Federal & State Insurance Marketplaces: OEP Lessons Learned

Scott Rathke

Open enrollment for the Federally Facilitated Marketplace (FFM) and State-Based Marketplaces (SBMs) had an inauspicious debut in 2014, one beset by a host of problems requiring a number of workarounds by insurance marketplaces and health plans alike to ensure everyone who sought coverage could access it.  Some SBMs, such as Maryland and Massachusetts, had such significant problems that they simply rebooted in 2015 with new, but now-proven, technology. Others, like Nevada and Oregon, changed their platform entirely to one supported by the FFM.

The good news is both the FFM and SBMs leveraged lessons learned from the first open enrollment to create a more efficient, user-friendly experience 2015 Open Enrollment Period.

Much of last year’s back lash was isolated to the FFM, which was utilized by 36 states. HealthCare.gov was inundated with serious system errors impacting application processing, information exchange and site access. Too many simultaneous site users caused shut downs and left prospective enrollees stuck in a virtual “hold” queue.

For 2015, the FFM underwent a comprehensive overhaul and today boasts three cloud servers to manage traffic surges. New fail-safe measures also protect data if an application gets terminated mid-way through enrollment.

The SBMs also responded to capacity challenges.  Some adopted a staggered approach which allowed consumers to browse (but not buy) plans a week before open enrollment. By “filtering” people into the system, states were able to avoid logjams and more easily identify and fix glitches. Part of this approach also included the creation and/or expansion of offline information channels, including open enrollment fairs, call centers and in-person application assistance.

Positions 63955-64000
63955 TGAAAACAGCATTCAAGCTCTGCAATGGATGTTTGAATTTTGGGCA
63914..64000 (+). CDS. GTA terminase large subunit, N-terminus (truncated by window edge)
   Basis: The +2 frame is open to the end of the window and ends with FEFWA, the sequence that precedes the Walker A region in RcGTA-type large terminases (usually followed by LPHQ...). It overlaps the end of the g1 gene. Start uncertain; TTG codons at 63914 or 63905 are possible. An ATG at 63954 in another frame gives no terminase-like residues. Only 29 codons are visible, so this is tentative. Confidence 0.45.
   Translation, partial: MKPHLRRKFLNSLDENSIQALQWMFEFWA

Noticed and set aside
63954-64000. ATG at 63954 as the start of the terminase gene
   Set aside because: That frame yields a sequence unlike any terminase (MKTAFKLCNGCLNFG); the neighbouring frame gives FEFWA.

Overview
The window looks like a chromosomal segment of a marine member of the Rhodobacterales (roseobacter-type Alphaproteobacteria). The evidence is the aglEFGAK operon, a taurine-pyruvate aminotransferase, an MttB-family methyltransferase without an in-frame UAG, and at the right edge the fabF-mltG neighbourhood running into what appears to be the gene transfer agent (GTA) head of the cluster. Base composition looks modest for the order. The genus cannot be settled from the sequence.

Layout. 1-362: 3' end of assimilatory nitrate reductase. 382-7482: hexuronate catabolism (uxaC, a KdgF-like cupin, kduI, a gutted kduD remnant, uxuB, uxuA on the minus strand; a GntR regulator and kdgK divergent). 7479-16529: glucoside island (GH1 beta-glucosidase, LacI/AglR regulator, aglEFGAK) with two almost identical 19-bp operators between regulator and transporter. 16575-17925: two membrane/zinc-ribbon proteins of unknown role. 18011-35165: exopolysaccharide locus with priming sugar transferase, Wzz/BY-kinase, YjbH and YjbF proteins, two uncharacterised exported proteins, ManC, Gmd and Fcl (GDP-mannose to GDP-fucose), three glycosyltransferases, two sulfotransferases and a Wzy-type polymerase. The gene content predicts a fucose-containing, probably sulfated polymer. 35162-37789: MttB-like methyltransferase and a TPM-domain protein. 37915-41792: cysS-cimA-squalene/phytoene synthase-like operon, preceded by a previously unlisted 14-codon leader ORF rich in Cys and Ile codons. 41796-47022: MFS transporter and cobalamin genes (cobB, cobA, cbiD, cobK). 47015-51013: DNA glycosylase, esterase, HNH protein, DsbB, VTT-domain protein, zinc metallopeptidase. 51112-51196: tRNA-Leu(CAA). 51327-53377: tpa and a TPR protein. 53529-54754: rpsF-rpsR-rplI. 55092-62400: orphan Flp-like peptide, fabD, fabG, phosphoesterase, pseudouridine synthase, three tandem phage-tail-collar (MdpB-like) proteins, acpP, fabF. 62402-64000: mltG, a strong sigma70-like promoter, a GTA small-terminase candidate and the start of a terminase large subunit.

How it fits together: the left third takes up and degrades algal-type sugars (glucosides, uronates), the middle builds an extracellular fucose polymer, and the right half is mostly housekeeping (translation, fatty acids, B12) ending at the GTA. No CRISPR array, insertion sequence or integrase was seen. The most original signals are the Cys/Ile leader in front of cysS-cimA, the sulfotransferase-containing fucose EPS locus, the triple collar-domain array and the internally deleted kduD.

Other SBMs, such as California, streamlined the open enrollment process by offering early renewals, letting returning members beat the rush while avoiding a backlog.

While the 2015 “front end” member experience is much cleaner, the functionality necessary for health plans to administer new business on the “back end” is still lacking.  Important areas like membership reconciliation and subsidy payment reporting lack developed capability resulting in manual processes for issuers.   Further, members have found renewal processing to be challenging and confusing.

To help combat these issues, the Centers for Medicare & Medicaid Services (CMS) continually seeks input from the CMS Alpha Advisory Group, a group of issuer partners who help with troubleshooting and shoring up the technical infrastructure to improve the overall user experience. These trading partners, of whom Health Plan Services is the only vendor member, have demonstrated their industry leadership with a front-line resolute focus on preparedness.

By learning from inaugural mistakes and tapping into industry expertise, CMS and the SBMs have erased some of the negative impressions left by the near-disaster that marked the first open enrollment. This has ensured that participants can access the insurance coverage they need with limited inconvenience. However, while 2015 is an improvement over 2014, there is still much work to be done.